In this Instructable i will be showing you how to cross process C-41 film using D-76 chemicals.
I will also be showing how to properly operate and expose the film
By The Way .... VOTE FOR MY INSTRUCTABLE IN THE ANALOGE PHOTOGRAPHY CONTEST :)
Step 1: The Camera
I chose to use a Canon AE-1
This camera is a SLR - which stands for - Single Lens Reflex . The SLR type cameras usually shoot 35mm film which comes in canisters that contain 12 , 24 , or 36 exposures ( unless otherwise specified )
I chose to use a 50 mm F 1.8 Lens with my camera [ Not like i had a choice, i only have one lens , hahah]
I particularly like the Fixed focal length lenses because they cannot zoom , this may not make sense at first, but when you have only one lens it makes you think more and focus more on the image and less on the settings.
Most SLR film cameras have a setting somewhere on the camera to adjust the film speed.
My camera has an adjustable dial inside of the shutter speed dial that goes from ASA-25 to ASA-3200
Just to clarify the terms ASA and ISO are basically interchangeable
ASA - American Standards Assoc.
ISO - International Standards Org.
They just describe how sensitive the film is to light
EX.) an film that has an ISO or speed of 100 is twice as sensitive as a film that has an ISO of 50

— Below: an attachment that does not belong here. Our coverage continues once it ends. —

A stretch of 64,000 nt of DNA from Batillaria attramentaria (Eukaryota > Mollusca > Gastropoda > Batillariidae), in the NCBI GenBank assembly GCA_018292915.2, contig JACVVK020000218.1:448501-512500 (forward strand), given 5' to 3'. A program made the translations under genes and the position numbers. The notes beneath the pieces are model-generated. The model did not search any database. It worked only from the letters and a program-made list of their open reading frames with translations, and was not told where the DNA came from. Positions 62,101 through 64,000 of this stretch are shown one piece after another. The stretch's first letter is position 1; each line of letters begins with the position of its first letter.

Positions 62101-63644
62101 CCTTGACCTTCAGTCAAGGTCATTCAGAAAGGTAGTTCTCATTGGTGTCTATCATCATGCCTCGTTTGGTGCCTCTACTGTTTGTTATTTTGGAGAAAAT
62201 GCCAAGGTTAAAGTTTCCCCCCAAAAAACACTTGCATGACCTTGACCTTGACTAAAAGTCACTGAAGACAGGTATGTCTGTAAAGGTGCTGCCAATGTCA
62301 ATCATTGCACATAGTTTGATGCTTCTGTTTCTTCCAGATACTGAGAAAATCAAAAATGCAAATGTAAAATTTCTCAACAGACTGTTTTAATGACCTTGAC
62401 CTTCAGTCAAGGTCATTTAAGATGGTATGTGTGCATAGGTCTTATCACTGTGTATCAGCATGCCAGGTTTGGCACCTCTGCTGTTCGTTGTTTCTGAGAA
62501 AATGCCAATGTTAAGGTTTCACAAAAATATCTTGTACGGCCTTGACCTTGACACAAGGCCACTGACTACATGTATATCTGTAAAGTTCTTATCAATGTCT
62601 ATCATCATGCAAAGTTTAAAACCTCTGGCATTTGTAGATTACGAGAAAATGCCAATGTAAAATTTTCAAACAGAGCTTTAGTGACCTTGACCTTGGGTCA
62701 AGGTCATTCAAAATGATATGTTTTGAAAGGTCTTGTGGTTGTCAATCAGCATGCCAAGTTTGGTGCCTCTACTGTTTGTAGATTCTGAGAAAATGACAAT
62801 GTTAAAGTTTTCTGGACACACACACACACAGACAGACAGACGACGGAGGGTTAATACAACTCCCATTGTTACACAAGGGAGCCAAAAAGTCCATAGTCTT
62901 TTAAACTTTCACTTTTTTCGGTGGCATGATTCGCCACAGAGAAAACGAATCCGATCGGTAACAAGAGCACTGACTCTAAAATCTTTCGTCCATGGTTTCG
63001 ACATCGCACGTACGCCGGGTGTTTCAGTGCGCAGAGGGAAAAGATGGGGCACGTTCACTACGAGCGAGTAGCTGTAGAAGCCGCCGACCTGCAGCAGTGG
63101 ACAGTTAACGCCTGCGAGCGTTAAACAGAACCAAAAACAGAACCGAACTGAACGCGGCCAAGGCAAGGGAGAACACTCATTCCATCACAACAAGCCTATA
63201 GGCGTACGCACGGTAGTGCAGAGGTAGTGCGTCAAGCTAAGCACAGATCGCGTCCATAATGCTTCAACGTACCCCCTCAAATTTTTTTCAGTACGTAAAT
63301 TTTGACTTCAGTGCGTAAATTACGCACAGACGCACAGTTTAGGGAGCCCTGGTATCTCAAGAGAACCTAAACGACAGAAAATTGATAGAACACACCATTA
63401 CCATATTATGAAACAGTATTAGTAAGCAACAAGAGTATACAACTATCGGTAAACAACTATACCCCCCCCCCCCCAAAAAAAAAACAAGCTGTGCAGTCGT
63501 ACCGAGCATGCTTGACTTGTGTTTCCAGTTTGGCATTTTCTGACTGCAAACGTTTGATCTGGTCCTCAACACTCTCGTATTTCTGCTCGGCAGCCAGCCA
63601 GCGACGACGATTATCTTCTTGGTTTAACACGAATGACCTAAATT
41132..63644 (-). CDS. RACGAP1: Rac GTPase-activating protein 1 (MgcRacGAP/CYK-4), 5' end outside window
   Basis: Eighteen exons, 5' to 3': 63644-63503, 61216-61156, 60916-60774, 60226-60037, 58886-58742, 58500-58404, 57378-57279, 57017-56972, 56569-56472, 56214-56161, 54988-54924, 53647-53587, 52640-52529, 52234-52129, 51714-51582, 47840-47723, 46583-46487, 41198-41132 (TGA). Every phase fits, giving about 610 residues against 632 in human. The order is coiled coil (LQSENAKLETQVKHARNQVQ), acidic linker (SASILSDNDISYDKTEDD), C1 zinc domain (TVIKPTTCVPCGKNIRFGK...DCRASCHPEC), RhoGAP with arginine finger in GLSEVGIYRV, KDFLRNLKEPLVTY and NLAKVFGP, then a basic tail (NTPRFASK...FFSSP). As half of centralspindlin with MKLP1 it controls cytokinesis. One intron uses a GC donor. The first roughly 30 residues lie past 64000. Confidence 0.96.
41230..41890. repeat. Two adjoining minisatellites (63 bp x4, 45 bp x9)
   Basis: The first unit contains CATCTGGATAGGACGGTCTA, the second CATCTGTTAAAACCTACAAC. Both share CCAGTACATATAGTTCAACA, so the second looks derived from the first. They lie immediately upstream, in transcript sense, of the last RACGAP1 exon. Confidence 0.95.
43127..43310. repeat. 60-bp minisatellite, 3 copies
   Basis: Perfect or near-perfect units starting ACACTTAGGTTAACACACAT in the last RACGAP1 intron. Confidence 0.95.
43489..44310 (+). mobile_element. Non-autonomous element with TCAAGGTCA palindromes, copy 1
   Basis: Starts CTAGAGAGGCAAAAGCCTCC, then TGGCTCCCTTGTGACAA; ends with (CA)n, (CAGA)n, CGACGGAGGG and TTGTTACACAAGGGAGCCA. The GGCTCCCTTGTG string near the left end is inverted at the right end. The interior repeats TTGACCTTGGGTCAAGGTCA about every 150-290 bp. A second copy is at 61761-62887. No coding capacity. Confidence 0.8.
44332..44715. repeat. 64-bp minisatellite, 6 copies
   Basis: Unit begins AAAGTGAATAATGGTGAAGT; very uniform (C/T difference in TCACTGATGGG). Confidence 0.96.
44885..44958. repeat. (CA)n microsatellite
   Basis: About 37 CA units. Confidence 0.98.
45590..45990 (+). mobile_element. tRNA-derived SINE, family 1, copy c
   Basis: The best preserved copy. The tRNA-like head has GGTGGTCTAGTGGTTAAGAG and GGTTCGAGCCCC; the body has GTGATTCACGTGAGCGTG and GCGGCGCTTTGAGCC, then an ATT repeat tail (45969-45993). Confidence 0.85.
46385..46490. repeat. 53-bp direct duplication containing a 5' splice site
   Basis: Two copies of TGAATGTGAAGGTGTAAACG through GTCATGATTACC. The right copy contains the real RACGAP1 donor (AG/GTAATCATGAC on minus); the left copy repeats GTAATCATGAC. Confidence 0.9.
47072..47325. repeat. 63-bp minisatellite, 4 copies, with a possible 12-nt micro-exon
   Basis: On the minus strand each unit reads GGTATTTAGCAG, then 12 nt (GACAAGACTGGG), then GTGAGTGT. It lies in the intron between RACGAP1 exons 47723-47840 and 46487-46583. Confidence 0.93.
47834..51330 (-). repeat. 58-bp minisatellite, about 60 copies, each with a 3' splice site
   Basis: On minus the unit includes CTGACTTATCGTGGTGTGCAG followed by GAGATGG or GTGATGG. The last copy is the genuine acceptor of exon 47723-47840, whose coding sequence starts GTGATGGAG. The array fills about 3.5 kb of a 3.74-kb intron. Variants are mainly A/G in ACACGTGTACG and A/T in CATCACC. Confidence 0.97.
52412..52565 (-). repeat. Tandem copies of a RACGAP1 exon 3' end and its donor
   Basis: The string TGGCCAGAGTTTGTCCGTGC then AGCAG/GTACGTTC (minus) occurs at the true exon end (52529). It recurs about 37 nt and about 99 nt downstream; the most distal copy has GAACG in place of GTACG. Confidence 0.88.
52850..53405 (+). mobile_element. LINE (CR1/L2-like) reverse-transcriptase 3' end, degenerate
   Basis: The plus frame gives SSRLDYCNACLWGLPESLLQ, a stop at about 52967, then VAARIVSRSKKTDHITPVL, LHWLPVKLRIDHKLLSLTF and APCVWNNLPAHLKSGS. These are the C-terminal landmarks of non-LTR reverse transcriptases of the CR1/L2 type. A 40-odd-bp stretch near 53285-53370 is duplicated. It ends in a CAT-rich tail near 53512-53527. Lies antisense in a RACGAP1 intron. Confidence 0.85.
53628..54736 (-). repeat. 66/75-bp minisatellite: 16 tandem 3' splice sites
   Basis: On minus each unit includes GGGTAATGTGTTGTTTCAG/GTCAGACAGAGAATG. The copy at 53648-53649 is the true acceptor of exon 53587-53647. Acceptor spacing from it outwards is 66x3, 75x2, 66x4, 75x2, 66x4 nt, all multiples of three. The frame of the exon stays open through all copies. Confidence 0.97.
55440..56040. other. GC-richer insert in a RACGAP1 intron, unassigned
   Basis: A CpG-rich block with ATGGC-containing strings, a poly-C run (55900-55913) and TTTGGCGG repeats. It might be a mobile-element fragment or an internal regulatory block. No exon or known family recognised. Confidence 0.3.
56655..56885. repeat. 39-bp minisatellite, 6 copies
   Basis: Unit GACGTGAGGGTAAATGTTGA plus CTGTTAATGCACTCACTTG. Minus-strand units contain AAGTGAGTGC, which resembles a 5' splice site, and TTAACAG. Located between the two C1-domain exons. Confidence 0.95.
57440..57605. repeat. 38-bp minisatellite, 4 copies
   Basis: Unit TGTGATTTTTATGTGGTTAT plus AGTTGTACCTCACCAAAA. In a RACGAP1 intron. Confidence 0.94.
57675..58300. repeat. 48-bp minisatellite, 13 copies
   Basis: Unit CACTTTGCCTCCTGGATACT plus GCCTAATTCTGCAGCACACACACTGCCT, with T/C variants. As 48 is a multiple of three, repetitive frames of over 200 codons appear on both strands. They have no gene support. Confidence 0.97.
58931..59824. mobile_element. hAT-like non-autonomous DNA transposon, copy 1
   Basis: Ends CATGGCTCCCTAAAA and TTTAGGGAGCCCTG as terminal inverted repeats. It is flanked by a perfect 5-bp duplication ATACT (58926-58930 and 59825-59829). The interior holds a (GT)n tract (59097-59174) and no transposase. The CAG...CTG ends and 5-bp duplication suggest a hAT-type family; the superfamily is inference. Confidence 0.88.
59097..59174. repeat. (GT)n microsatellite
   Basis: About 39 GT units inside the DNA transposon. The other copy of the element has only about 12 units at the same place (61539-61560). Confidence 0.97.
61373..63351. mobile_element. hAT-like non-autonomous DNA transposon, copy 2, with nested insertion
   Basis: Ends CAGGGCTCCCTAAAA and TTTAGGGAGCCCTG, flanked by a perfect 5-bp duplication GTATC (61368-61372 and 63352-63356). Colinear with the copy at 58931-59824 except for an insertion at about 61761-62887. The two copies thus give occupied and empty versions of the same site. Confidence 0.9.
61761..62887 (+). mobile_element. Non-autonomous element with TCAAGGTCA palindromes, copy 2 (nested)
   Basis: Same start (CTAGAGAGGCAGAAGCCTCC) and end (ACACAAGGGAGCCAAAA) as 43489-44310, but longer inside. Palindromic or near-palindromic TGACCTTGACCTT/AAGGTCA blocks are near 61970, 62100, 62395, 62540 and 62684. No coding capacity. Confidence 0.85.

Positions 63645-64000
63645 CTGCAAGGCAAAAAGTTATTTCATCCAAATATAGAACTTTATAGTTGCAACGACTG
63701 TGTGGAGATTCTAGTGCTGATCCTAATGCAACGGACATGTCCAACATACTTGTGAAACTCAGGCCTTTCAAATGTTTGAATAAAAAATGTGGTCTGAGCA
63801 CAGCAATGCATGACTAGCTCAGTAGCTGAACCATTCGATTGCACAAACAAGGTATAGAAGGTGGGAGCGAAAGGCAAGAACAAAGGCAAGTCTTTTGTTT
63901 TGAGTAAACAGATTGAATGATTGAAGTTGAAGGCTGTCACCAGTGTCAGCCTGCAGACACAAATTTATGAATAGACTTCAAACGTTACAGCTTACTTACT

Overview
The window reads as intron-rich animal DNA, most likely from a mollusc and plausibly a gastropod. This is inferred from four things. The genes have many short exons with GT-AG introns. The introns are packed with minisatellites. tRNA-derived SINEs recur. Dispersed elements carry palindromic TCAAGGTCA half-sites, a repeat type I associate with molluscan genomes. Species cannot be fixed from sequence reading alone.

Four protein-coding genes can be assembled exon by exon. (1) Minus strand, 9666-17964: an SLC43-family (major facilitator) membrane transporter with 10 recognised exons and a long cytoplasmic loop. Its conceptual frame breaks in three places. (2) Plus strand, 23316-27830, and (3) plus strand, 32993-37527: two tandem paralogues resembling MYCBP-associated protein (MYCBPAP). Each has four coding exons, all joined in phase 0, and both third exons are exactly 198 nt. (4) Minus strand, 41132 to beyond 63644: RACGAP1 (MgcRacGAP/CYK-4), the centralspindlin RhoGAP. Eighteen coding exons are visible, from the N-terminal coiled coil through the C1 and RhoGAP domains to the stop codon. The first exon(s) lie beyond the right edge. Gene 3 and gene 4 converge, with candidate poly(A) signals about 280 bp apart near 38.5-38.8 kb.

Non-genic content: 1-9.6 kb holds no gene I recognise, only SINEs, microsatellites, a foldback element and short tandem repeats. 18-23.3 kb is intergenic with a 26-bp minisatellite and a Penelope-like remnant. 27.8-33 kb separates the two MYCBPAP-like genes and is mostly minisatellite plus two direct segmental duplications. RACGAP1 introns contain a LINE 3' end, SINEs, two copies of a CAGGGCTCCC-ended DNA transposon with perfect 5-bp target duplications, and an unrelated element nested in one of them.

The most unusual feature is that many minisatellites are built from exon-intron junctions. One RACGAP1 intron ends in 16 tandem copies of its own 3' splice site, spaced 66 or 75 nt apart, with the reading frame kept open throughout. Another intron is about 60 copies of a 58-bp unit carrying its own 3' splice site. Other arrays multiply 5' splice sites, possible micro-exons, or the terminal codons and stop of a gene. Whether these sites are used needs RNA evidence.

Step 2: Film
I wanted to try this because i knew from prior attempts, that you CAN NOT Develop black and white film in color chemicals
I know this by taking one roll of the ultra fine extreme , shooting it, and trying to get it processed at my local C.V.S.
This did not work , the result was a completely blank film and there was no emulsion left at all.
So , if you were to try to duplicate the results (photo at end) you should use color film (C-41) developing, and develop in in
Step 3: The Developing ..... or Not
There are places where you can send out film to get it developed and if you do decide to do this, make sure first that they will accept film being cross processed.
Step 4: The Final Product
When i got back into the dark room and before i actually saw the film i was freaking out .....
but what i got back was basically a sepia tone black and white Photograph
Question----- Will developing Color (C-41) film in Black and white chemicals (D-76 ) work
Result----- The negative as shown is a inverted scan of the original negative so if i had any Photoshop skills i may have been able to turn it into true black and white photograph....
well that's all for now folks Thanks for viewing My FIRST INSTRUCTABLE
yall have a good day now :)